Wednesday, March 14, 2012

Author John Quarstein Presents on Civil War Battle of the Ironclads - USS Monitor vs. CSS Virginia

Historian John V. Quarstein
Author and Historian John V. Quarstein, by Reed A. George
Panasonic DMC-G3, Pana-Leica 25mm f1.4 Summilux
iso400, f2.5, 1/40 sec
by the way, the eyepatch is temporary...

As you may know, I have an interest in the US Civil War, and have undertaken a project to photograph my interpretations of the 150th anniversary. In that pursuit, I decided to attend my first "Loudoun County Civil War Roundtable" meeting on March 13, 2012, at the Thomas Balch Library in Leesburg, Virginia.

Our speaker was John V. Quarstein, who talked about the battle of the ironclad ships, the USS Monitor and CSS Virginia (formerly known as the Merrimack), in Hampton Roads, Virginia, in early March of 1862.

This guy knows his stuff. Presenting completely from memory, remembering every important character and their personal history, every gun type involved, and plenty of fun side notes, John speaks with extreme energy and emphasis. He effectively engages a room, even when talking about history on a Tuesday night.

There is way too much information to me to even give a modest account of it here. However, there were some interesting themes and notes. Most importantly, this period in maritime warfare saw the transition from sails to steam power, first with the paddlewheel, which was too easy to disable with cannon fire, then the screw propeller, which allowed all of the powertrain to be kept underwater. It also saw the change from smooth bore cannon to "shell guns," firing explosive shells that wreaked havoc on wooden boats like nothing before.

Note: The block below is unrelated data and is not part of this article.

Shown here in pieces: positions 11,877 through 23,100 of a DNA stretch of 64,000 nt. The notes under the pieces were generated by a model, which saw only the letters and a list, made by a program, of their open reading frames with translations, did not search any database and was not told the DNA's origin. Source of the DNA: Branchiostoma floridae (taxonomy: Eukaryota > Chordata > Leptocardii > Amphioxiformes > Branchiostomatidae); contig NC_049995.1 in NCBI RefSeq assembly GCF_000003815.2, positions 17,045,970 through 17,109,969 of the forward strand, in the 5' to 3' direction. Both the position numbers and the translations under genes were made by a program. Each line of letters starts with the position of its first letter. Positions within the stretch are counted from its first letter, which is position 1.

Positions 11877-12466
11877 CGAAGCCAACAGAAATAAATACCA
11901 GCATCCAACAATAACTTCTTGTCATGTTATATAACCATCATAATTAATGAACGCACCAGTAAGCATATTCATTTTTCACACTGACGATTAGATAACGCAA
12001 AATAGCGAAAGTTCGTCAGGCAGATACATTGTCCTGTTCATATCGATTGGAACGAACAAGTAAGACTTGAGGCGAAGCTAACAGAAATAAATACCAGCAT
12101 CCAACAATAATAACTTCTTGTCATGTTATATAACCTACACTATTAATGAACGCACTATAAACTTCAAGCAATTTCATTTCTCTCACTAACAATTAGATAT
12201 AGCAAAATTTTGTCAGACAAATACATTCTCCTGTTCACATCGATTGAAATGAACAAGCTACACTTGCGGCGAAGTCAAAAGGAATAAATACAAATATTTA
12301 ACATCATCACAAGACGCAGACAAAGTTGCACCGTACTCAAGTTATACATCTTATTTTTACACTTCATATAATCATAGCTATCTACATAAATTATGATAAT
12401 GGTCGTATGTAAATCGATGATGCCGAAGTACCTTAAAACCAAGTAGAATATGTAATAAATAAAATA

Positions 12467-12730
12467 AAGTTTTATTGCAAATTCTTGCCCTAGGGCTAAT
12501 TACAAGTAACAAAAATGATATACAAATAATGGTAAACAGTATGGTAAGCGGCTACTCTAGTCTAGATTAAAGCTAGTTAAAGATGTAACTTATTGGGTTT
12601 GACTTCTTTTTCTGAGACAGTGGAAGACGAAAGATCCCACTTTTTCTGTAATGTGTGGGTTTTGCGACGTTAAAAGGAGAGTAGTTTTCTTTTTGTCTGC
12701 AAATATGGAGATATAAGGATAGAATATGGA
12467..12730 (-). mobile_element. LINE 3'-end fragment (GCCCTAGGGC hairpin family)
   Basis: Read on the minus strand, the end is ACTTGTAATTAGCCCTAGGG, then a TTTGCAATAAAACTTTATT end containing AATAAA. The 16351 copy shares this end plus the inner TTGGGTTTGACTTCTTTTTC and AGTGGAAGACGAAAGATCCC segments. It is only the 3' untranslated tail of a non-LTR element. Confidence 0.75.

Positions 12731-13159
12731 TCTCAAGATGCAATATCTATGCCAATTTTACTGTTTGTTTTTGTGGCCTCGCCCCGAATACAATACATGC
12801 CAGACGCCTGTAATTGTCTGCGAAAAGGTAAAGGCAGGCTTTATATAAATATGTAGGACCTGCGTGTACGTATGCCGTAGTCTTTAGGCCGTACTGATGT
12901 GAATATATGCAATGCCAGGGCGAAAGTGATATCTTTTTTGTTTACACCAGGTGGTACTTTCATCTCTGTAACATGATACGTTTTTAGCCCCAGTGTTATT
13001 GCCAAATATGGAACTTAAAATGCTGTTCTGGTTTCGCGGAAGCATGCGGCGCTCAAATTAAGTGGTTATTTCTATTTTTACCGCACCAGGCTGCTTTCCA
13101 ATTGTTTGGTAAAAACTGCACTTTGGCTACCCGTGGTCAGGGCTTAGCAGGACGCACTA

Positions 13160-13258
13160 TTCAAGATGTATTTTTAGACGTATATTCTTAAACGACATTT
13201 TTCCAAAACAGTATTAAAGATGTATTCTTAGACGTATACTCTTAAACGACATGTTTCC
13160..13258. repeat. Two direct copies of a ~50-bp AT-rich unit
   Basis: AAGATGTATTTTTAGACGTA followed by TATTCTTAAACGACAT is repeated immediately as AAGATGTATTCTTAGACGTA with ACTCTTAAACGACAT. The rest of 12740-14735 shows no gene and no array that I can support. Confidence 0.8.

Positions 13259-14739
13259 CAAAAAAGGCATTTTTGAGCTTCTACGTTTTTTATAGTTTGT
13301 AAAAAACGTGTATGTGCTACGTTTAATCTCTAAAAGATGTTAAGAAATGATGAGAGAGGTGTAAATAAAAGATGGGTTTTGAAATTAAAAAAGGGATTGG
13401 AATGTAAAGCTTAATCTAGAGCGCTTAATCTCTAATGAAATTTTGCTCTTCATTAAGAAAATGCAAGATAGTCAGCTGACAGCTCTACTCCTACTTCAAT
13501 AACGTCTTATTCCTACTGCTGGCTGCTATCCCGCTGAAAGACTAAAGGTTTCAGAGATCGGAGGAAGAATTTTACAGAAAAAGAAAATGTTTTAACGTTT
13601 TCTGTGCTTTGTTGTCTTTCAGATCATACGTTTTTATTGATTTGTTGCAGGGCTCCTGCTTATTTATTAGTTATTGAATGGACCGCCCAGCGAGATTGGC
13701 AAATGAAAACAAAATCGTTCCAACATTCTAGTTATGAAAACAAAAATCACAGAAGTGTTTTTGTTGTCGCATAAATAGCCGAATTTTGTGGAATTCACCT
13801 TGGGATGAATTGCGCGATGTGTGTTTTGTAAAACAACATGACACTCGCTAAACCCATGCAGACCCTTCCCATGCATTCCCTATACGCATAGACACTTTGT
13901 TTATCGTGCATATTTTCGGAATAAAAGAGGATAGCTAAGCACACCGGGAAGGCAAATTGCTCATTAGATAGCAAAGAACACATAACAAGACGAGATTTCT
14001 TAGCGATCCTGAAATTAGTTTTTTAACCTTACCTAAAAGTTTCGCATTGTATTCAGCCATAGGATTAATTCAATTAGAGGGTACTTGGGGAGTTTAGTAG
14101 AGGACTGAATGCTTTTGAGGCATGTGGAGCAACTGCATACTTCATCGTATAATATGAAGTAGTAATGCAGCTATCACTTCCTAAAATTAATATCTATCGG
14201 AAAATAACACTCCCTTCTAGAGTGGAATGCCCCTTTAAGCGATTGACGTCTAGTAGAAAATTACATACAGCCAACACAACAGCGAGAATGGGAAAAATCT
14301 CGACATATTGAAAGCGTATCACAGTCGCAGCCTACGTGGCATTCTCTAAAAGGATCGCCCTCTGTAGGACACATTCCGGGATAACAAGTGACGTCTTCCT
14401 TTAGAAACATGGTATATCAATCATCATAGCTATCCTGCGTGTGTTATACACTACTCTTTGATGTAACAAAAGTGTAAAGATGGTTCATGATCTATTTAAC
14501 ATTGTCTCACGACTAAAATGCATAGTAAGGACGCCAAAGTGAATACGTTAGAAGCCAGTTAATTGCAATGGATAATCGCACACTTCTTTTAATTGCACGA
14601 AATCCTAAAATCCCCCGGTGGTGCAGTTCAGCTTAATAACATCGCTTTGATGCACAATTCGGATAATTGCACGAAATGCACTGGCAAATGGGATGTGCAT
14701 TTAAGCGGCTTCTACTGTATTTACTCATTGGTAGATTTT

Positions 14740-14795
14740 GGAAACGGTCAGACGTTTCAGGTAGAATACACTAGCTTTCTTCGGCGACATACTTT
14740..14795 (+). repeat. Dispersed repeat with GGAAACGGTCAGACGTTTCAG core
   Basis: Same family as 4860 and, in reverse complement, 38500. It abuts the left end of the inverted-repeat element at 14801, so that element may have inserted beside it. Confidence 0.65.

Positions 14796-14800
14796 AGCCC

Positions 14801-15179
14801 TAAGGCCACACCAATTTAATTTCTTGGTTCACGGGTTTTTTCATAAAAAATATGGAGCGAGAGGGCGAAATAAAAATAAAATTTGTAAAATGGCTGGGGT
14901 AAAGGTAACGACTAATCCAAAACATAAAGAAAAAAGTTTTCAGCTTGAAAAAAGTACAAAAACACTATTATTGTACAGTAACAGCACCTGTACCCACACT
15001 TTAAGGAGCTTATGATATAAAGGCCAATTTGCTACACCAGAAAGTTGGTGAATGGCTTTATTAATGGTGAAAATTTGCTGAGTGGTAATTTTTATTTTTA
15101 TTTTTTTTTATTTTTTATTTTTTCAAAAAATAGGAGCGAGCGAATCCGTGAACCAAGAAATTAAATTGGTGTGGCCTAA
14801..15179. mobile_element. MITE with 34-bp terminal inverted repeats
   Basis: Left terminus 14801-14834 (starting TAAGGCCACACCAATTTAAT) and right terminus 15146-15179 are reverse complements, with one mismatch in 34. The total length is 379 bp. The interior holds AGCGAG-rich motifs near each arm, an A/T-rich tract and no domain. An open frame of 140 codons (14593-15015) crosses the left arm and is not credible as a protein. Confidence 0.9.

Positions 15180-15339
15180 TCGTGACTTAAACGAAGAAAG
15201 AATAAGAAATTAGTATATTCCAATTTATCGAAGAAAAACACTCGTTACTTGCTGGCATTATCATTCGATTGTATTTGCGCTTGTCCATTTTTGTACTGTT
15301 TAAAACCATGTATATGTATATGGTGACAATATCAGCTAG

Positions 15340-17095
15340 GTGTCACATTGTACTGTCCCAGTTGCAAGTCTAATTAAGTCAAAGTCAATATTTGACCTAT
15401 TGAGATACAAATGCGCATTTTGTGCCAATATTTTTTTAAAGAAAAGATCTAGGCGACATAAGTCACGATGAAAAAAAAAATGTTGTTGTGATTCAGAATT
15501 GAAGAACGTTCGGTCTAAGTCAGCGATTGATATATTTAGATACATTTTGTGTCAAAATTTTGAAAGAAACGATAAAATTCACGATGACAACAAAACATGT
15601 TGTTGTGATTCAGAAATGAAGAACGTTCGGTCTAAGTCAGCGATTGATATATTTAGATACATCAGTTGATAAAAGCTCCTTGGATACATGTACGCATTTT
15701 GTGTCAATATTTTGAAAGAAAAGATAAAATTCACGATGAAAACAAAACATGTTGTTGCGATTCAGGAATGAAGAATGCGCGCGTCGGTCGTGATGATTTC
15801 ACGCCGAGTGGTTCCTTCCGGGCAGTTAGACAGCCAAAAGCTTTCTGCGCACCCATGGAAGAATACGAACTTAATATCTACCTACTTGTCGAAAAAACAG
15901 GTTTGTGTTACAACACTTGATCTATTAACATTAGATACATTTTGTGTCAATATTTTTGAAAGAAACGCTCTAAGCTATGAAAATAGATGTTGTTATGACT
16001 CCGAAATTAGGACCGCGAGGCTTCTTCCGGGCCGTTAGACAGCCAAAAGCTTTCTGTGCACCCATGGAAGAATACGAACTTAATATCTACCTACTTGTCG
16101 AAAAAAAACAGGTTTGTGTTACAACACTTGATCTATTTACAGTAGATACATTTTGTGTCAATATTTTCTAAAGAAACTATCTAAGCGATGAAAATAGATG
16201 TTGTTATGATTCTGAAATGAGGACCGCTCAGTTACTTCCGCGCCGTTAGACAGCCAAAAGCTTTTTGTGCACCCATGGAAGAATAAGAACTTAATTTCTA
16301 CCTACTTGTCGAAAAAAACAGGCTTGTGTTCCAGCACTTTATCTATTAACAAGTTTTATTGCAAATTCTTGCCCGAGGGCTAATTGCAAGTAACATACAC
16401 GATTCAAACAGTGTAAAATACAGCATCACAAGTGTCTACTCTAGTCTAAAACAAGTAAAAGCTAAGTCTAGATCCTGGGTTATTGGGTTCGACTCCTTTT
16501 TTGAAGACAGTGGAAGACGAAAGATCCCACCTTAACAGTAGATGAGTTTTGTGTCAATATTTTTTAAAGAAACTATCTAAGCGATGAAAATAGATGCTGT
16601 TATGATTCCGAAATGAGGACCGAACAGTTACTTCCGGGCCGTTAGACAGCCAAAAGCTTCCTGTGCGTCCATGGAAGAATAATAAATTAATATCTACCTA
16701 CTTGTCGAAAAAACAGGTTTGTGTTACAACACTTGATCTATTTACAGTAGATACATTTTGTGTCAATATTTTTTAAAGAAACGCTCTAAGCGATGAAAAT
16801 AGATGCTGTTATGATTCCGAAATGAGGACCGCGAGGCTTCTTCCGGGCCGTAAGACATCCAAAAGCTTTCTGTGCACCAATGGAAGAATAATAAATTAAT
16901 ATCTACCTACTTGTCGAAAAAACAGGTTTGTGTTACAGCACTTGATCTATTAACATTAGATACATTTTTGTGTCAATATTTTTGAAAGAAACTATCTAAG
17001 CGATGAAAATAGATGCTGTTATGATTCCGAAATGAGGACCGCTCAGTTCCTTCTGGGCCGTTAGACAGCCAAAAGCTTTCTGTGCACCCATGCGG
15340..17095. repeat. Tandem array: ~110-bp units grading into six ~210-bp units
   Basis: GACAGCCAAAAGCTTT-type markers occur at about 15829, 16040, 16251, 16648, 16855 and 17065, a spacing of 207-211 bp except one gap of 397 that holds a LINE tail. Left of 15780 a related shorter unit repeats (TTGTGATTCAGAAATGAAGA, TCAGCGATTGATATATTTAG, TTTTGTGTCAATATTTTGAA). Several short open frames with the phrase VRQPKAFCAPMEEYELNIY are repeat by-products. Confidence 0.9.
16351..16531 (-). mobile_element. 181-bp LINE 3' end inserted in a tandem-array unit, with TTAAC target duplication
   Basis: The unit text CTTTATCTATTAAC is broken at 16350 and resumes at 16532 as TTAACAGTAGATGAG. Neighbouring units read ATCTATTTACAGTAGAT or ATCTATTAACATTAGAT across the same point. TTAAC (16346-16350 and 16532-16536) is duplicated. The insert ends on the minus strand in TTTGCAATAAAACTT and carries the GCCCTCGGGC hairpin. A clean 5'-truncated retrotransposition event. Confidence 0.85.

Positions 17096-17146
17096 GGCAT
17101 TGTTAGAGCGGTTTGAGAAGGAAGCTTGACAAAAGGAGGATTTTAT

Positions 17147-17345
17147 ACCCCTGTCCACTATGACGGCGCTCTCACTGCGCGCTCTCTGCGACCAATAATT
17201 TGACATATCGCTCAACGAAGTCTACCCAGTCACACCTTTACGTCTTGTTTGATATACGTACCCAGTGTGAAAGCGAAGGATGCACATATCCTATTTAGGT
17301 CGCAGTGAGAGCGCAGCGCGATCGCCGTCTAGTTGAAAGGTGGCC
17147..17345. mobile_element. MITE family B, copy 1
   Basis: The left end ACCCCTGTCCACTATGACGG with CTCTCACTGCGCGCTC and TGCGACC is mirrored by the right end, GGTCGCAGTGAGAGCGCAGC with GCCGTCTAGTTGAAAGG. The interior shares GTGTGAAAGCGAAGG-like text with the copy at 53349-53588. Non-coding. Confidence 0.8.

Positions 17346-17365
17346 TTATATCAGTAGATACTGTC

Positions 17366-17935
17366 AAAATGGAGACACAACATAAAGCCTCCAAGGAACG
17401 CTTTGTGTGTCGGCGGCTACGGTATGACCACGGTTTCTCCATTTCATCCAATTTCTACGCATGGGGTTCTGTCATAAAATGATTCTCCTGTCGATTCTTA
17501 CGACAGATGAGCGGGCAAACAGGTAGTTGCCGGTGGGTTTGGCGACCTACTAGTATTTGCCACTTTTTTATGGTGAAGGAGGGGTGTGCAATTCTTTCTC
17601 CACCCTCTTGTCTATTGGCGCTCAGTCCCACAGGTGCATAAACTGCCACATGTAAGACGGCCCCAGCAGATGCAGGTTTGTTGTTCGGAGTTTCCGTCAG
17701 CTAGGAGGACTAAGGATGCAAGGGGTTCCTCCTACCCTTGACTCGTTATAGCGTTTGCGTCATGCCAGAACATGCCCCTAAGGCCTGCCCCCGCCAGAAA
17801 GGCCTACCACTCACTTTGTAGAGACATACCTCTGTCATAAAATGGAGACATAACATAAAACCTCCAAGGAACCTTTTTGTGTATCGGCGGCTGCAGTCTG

The CSS Virginia, on which John has written a book, started out as the Merrimack. After being burned and sunk at Norfolk (then called "Gosport Navy Yard"), it was resurrected, outfitted with 790 tons of iron shieldeing and all new guns, and a ram. The ram was used to sink the Union ship "Cumberland." The Virginia sunk multiple wooden ships in its first day of battle, operating under a flag that read "Sink Before Surrender." And sink it almost did. But, it was magnificently successful against the wooden fleet. After that first day, the Flag of Congress from one of its targets was hand-delivered to Confederate President Jefferson Davis.

The Monitor, the Union's own 171 foot ironclad, engaged the Virginia in heated battle for several hours the following day. Both ships were seriously damaged, and both claimed victory at the end of the day. While both sides suffered damage, the Virginia continued in its service, protecting both Norfolk and Richmond from attack by water by patrolling and controlling the mouth of the James River, and seriously slowing Union Major General McClellan's "Peninsula Campaign."

Well, I'm sold. I bought the book, got it signed, and joined the roundtable. I am certain this group will provide useful information and engaging talks to keep me going on my Civil War Sesquicentenial project.

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